• Mr. Cary-Elwes, This could be a number of people because there are quite a few Cary-Elwes. The most likely candidates are either Charles Cary-Elwes who married Edythe Roper Parkington in 1897, and  is one of John Roper Parkington’s sons in law  or possibly his uncle Arthur. If it is Charles, he would be very young, twenty four, to be attending such a grand gathering. It is unlikely to be his father, who is almost always referred to as Capt Cary-Elwes.
  • Major Roper Parkington, Good old JRP has a habit of turning up to practically anything. By this point he was a highly sucessful wine importer, and City business man. As seen from above, one of his daughters married George Sherston Baker’s son, and another married Charles Cary-Elwes, and his grand-daughter Marie married Alan O’Bryen, Ernest’s son.
  • Mr. J. Walton, Q.C.Joseph Walton’s son, Joseph Arthur marries Field Stanfield’s daughter Henrietta

What it also does is give a clear idea of a tight social circle, that is also very inter-related.

The Tablet Page 5, 15th April 1893


Banquet Mansion House
Egyptian Hall, Mansion House, London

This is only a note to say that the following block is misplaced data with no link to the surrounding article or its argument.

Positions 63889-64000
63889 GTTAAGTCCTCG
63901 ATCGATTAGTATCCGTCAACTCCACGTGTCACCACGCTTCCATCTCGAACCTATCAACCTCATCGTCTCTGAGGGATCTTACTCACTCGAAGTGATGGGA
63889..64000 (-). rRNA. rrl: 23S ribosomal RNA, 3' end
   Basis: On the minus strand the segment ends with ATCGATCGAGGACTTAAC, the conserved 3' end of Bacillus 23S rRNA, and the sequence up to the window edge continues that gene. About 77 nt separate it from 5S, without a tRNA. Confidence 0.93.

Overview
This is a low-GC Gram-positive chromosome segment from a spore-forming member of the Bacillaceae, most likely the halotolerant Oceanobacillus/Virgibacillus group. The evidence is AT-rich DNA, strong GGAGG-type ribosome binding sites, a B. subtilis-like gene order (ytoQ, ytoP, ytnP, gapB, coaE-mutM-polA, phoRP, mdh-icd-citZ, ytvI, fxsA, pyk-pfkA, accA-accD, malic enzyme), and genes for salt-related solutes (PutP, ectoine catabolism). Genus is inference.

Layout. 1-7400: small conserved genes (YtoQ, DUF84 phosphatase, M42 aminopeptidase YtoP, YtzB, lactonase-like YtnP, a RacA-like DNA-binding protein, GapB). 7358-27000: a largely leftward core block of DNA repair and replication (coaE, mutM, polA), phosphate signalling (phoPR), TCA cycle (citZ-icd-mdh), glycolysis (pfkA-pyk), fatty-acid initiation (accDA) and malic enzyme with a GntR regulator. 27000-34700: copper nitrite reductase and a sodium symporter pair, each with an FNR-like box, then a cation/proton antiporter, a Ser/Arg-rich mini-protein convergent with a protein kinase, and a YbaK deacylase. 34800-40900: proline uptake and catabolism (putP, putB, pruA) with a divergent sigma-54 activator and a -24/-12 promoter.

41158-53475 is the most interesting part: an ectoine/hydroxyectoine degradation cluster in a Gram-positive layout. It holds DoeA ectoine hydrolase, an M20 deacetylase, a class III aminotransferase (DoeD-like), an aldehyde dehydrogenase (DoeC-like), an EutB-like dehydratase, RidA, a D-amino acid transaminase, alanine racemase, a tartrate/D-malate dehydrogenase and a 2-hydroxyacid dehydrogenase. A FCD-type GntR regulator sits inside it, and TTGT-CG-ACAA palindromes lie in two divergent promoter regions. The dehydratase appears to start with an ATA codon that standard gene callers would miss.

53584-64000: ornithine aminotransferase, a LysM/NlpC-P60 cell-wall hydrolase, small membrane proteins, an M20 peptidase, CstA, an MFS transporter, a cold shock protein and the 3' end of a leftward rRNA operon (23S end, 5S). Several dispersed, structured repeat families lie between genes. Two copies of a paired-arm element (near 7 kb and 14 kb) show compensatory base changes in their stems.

The brilliant scene at the Mansion House on Wednesday night marked at once the crowning hour of an honourable career, and in some sort the closing of a chapter in the story of English Catholicism. A very sympathetic audience listened to the Lord Mayor, when, lapsing for a moment into a strain of personal reminiscence, he told how from earliest manhood onwards he had laboured in silence for the good of the city, and all the world has now witnessed his great reward. And when we speak of the reward which has come to him in his 70th year, for all his patient service of the City of which to-day he is the Chief Magistrate, we are thinking less of the proud position he has won than of those golden opinions which the manner of his winning it has brought to him from all sorts and conditions of men,.